The Healthy Corners Team chats with Bellevue residents outside of Elmira Market at a community event on Wednesday, October 13, 2021. Elmira Market is one of the Healthy Corners partner stores that now accepts WIC checks. Hadley Chittum | DC Central Kitchen
Ten years after the first seeds of Healthy Corners stores were planted in the District, this award-winning DC Central Kitchen social enterprise has become crucial conduit for people and communities experiencing food apartheid to access healthy, produce. Stores all over the city are stocked with Healthy Corners refrigerators filled with fruits, vegetables, and other nutritious snacks – all at discounted rates that ensure they’re affordable for everyone.
What started with a handful corner stores has now grown to a network of 56 locations, 15 of which now accept SNAP-EBT benefits, and by the end of October, nine will accept WIC checks.
The Special Supplemental Nutrition Program for Women, Infants, and Children (WIC) is a Federal program designed specifically to help mothers and caregivers purchase healthy foods for themselves and their kids. In DC, participants work with a nutritionist to identify which specific foods they should purchase with their WIC checks such as infant foods, fruits and vegetables, and dairy products, and select retailers are authorized participate in the WIC program, offering these products at fair prices.
DC Central Kitchen was part of a coalition of advocates, policymakers, and agency experts who contributed to the drafting and passage of the DC WIC Program Expansion Act of 2018, which lifted restrictions on the type of stores that were allowed to accept WIC, allowing smaller stores to begin participating. Because full-service grocery stores remain hard to reach for more than one hundred thousand District residents, allowing small corner stores in communities without supermarkets to accept WIC benefits lowers a crucial access barrier for mothers and young families in DC.
“East of the Anacostia River…here are three grocery stores — one for every 50,000 residents. West of the Anacostia River there’s a grocery store for about every 5,000 DC residents. Something is tragically wrong,” said Mike Curtin, DC Central Kitchen CEO, on the issue of food apartheid in the District.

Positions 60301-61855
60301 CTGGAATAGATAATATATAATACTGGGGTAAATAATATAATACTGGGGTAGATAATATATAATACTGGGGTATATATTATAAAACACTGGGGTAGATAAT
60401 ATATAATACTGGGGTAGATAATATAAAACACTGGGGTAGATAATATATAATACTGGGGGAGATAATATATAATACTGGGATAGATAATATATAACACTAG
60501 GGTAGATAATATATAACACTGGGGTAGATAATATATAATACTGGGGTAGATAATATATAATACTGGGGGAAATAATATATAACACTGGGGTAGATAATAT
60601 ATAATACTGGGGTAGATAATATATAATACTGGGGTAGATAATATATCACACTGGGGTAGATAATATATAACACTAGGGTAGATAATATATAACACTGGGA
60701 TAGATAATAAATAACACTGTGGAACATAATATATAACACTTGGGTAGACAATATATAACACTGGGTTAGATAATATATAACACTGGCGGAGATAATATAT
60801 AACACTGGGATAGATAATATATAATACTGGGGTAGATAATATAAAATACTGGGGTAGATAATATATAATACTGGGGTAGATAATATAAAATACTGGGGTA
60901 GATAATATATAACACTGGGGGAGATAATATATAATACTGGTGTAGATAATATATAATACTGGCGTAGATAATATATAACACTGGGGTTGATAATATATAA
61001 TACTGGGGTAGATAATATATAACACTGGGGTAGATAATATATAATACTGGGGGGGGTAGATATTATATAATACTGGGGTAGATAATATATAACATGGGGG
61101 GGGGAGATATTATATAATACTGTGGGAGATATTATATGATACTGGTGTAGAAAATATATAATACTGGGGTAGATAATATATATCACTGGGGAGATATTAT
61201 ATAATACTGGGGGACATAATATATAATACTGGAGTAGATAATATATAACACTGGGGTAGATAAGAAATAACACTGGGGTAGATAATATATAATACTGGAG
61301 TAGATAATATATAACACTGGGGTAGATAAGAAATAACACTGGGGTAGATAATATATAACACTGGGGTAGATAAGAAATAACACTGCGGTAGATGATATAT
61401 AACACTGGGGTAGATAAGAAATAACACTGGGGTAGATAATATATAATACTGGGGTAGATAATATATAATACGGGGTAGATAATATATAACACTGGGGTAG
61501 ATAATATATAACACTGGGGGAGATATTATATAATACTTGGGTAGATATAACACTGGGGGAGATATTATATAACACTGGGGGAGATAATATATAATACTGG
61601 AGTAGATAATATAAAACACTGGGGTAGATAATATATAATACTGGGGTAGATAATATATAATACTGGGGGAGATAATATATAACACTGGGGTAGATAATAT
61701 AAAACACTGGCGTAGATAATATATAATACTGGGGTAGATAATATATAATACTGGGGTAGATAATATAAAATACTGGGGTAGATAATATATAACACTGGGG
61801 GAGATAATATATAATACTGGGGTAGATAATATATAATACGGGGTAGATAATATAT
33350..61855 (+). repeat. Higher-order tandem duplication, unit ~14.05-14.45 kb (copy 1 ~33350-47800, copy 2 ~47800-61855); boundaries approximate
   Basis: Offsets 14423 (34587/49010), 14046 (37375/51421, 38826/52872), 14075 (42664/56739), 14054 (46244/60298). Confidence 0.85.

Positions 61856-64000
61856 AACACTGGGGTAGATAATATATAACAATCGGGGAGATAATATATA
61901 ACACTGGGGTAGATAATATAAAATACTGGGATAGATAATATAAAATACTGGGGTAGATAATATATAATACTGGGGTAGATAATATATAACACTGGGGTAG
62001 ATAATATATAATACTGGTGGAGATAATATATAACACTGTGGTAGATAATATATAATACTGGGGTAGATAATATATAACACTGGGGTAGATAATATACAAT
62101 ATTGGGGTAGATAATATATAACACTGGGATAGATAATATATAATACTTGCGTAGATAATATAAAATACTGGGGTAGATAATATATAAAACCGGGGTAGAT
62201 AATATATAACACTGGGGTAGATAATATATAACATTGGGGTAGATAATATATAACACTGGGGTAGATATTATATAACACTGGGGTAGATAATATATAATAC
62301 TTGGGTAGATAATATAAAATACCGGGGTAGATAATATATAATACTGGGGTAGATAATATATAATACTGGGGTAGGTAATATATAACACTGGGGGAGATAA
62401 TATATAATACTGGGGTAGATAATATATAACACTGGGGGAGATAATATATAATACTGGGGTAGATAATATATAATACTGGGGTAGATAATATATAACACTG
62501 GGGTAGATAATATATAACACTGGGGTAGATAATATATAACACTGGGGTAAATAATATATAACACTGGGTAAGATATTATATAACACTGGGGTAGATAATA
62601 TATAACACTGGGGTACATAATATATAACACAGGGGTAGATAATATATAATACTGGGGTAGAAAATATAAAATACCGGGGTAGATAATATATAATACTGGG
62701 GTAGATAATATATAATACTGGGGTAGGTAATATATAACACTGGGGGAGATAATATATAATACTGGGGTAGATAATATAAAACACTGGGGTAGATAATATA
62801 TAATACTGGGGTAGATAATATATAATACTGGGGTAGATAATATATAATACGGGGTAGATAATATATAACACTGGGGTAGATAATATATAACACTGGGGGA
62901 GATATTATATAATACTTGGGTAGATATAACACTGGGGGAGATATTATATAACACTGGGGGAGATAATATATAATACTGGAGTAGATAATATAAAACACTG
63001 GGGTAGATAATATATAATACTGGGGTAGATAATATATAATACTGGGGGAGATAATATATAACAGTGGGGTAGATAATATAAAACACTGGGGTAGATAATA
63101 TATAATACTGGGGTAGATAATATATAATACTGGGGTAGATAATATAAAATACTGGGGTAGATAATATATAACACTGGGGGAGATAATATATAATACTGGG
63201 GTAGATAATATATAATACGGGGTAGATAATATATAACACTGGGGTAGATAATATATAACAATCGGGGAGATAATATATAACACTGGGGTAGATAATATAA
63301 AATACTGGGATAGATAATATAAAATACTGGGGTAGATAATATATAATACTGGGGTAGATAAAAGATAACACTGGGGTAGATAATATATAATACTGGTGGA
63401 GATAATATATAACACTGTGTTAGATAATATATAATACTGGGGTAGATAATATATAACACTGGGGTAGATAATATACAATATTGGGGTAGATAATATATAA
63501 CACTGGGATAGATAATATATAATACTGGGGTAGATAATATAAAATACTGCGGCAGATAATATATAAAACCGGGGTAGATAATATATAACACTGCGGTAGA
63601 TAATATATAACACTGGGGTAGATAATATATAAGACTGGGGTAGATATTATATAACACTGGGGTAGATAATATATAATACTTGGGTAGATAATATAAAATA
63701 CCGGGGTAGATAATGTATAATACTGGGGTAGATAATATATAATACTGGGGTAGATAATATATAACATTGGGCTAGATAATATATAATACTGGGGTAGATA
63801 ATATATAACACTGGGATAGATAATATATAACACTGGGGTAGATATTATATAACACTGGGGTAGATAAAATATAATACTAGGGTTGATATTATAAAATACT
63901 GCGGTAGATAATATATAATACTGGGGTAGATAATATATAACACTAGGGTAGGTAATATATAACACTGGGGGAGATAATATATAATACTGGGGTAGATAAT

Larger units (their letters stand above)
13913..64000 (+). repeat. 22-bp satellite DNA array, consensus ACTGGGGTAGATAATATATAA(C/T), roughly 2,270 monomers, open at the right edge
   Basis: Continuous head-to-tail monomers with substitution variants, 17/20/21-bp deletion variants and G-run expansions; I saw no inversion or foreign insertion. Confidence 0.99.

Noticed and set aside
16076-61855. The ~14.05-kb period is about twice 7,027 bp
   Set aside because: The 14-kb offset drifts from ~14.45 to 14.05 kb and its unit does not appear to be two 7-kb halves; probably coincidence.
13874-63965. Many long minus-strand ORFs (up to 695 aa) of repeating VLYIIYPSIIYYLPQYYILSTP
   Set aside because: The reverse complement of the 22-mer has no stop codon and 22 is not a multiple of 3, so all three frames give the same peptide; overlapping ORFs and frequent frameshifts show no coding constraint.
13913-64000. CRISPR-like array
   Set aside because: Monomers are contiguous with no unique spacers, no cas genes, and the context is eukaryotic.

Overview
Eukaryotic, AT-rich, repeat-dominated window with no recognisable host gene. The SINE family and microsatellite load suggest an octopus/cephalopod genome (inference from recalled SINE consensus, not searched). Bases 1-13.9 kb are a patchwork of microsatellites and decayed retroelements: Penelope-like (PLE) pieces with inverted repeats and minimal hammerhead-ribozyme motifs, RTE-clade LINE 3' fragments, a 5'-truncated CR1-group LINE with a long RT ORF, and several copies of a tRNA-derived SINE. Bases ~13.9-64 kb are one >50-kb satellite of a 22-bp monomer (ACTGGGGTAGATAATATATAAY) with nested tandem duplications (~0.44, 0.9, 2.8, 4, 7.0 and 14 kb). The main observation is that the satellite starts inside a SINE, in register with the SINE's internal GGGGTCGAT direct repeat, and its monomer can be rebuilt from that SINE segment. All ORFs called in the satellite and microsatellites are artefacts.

The measure also helps these dollars be used more efficiently and offers financial benefits to our local economy. Through close collaboration with experts at DC Health and the DC WIC State Agency we were able to introduce WIC benefits at three Healthy Corners partners this past April. It was such an economic and public health game changer that six more Healthy Corners locations are following suit this fall.
“A lot of the stores have seen really good return,” said Carmen Angel, Healthy Corners Program Specialist. “They love helping out the community and giving back.”
Many store owners are thrilled to offer other healthy options that they previously could not, like whole grains and oats, and know there is a built-in market buoyed by the WIC program.
A-1 grocery store owner Medina is excited to accept WIC benefits at her store in Northeast DC. “Accepting WIC also supports the community because it helps my customers buy and eat healthier foods.” she said.
Since its inception in 2011, Healthy Corners has confirmed time again that there is significant and often unmet demand nutritious products. Communities experiencing food apartheid are subjected to a perpetual cycle: if healthy, affordable, and dignified foods are not made available, then of course they cannot be sold at high volumes, which turn reinforces decisions not to invest in healthy food infrastructure in these communities. Our decade of data collection shows that providing adequate supply while stimulating demand through intentional outreach activities and partnerships with Federal programs like WIC and SNAP leads to better outcomes for consumers and small businesses.
The expansion of WIC is particularly important because of the gender disparity when it comes to food-insecurity. A USDA report this year found that single-parent, female-headed households are 10% more likely to be food insecure compared to male-headed households.
“It doesn’t just end with providing access to healthy foods though,” said Angel. “It’s important for us to have regular community events where we show communities how to utilize these healthy foods through cooking demonstrations and recipe cards.” Our outreach efforts create employment and leadership opportunities for residents who have themselves experienced food apartheid and food insecurity – another win/win.
Though the past six months are just the beginning in expanding WIC benefits across Healthy Corners store partners, it’s an important move in closing the food inequity gap.
By the end of October, the following Healthy Corners stores will accept DC WIC:
- Circle Seven – 1211 Mt. Olivet Rd NE
- A-1 Grocery – 615 Division Ave NE
- Newton Food Mart – 3600 12th St NE
- Circle Seven Express – 740 Kenilworth Ave NE
- Holiday Market – 3509 Wheeler Rd NE
- Chesapeake Big Market – 601 Chesapeake St SE
- Stanton Supermarket – 615 Division Ave NE
- Fort Drum Market – 4684 MLK Jr Ave SW
- Elmira Market – 4401 S Capitol St SW
We can’t wait for this list to keep growing next year!